In the filamentous fungus Neurospora crassa, cross walls between individual cells are normally incomplete, making the entire fungal network vulnerable to attack by viruses and selfish DNAs. Accordingly, several genome surveillance mechanisms are maintained to help the fungus combat these repetitive elements. One of these defense mechanisms is called meiotic silencing by unpaired DNA (MSUD), which identifies and silences unpaired genes during meiosis. Utilizing common RNA interference (RNAi) proteins, such as Dicer and Argonaute, MSUD targets mRNAs homologous to the unpaired sequence to achieve silencing. In this study, we have identified an additional silencing component, namely the cap-binding complex (CBC). Made up of cap-binding proteins CBP20 and CBP80, CBC associates with the 5′ cap of mRNA transcripts in eukaryotes. The loss of CBC leads to a deficiency in MSUD activity, suggesting its role in mediating silencing. As confirmed in this study, CBC is predominantly nuclear, although it is known to travel in and out of the nucleus to facilitate RNA transport. As seen in animals but not in plants, CBP20’s robust nuclear import depends on CBP80 in Neurospora. CBC interacts with a component (Argonaute) of the perinuclear meiotic silencing complex (MSC), directly linking the two cellular factors.
- cap-binding proteins (CBPs)
- meiotic silencing by unpaired DNA (MSUD)
- Neurospora crassa
- RNA interference (RNAi)
In eukaryotes, RNA polymerase II transcripts undergo multiple processing events to become mature mRNAs that can be translated into polypeptides. An important step is the addition of a 7-methylguanosine to the 5′ end of nascent transcripts. This 5′ cap structure plays a role in multiple aspects of mRNA metabolism, such as protection from exonucleolytic degradation, 3′ end formation, pre-mRNA splicing, export from the nucleus, and translation (Topisirovic et al. 2011). These processes are often mediated by proteins that bind to the 5′ cap, also known as cap-binding proteins (CBPs). Two of these, called CBP20 and CBP80, make up the heterodimeric cap-binding complex (CBC), which binds to the 5′ cap and a spectrum of proteins necessary for various RNA processing events. CBC is known to be a key factor for transcription, mRNA stability, pre-mRNA 3′ end processing, splicing, RNA export, the pioneer round of translation, and nonsense-mediated mRNA decay (NMD) (Gonatopoulos-Pournatzis and Cowling 2014).
Besides the aforementioned functions, CBC is also implicated in small RNA-mediated silencing (Gregory et al. 2008; Kim et al. 2008; Laubinger et al. 2008; Gruber et al. 2009; Sabin et al. 2009). In Neurospora crassa, an RNA interference (RNAi) system known as meiotic silencing by unpaired DNA (MSUD) exists to suppress expression from unpaired genes during sexual development (Shiu et al. 2001). A working model for MSUD begins with the detection of an unpaired DNA region during meiotic prophase I (with the help of suppressor of ascus dominance-6 or SAD-6, a presumptive homology search protein; Samarajeewa et al. 2014). A single-stranded aberrant RNA (aRNA) is transcribed from the unpaired DNA and subsequently exported to the perinuclear region. There, the aRNA encounters the meiotic silencing complex (MSC) (Decker et al. 2015), which contains several RNAi-related proteins. One of these is SAD-1, the RNA-directed RNA polymerase responsible for converting the aRNA into double strands (Shiu and Metzenberg 2002). Working alongside SAD-1, a helicase known as SAD-3 may assist in the RNA synthesis (Hammond et al. 2011a). The resulting double-stranded RNA (dsRNA) is then cut into small interfering RNAs (siRNAs) by the DCL-1 Dicer-like protein (Alexander et al. 2008). The QIP (QDE-2-interacting protein) exonuclease converts the siRNA duplexes into single strands, which subsequently guide the SMS-2 (suppressor of meiotic silencing-2) Argonaute to target complementary mRNAs for silencing (Lee et al. 2003; Xiao et al. 2010). SAD-2 is thought to act as a scaffold protein and tether the aforementioned MSC components to the perinuclear region (Shiu et al. 2006; Decker et al. 2015). Two other proteins, SAD-4 and SAD-5, are essential for the production of siRNAs; however, their precise functions in MSUD remain unknown (Hammond et al. 2013a, b). In this study, we have shown that cap-binding proteins CBP20 and CBP80 also play a role in MSUD.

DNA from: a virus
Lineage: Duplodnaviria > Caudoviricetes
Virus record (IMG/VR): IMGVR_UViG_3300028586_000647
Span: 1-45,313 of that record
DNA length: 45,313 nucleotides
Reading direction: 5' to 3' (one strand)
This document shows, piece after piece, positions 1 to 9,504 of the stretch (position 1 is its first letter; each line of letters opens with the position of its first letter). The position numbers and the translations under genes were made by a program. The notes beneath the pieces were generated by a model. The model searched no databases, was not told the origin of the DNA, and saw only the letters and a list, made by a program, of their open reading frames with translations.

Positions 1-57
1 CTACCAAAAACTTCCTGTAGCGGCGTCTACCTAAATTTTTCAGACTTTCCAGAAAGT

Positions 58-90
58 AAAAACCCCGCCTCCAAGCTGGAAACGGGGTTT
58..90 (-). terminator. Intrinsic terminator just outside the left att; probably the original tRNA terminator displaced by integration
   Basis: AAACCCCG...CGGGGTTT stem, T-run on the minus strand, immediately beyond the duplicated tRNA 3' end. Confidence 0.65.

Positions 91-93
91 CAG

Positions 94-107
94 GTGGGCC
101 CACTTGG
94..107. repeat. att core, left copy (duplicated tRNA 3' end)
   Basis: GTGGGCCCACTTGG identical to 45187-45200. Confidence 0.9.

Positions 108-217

Materials and Methods
Fungal manipulation and genotypic information